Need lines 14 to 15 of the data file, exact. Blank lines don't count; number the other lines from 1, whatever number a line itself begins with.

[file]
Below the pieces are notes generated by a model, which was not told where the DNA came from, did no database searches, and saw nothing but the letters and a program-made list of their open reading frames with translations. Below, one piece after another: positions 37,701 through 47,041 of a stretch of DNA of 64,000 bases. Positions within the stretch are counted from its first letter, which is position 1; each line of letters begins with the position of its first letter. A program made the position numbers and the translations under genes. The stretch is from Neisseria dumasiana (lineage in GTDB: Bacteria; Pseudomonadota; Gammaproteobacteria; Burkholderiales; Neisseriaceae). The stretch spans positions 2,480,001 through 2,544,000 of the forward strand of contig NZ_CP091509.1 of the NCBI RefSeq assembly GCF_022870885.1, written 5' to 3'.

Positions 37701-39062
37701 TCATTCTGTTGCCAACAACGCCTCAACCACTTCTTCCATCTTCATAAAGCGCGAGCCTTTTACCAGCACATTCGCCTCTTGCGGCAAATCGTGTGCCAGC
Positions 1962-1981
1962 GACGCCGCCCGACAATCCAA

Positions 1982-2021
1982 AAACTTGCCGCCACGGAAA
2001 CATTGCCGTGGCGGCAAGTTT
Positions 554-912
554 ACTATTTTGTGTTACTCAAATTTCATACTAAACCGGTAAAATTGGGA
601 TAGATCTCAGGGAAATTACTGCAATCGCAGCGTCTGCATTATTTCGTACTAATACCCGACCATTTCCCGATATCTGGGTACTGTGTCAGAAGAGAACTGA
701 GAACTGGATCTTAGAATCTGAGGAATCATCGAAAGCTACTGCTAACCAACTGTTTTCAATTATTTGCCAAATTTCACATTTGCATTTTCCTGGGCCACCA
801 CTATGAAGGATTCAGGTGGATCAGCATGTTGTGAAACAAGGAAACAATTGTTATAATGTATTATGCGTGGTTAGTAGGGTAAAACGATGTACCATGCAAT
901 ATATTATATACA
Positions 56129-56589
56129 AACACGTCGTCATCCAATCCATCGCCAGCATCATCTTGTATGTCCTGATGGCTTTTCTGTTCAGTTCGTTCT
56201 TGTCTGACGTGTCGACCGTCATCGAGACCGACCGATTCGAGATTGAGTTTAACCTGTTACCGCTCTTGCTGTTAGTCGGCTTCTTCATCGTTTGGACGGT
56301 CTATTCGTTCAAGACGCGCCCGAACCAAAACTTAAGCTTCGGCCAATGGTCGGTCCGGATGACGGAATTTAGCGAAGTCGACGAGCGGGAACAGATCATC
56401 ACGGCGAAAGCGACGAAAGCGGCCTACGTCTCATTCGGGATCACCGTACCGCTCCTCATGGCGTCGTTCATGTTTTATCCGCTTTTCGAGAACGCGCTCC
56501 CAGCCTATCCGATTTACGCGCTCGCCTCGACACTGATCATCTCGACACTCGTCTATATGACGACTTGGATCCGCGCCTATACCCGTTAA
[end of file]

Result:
901 ATATTATATACA
Positions 56129-56589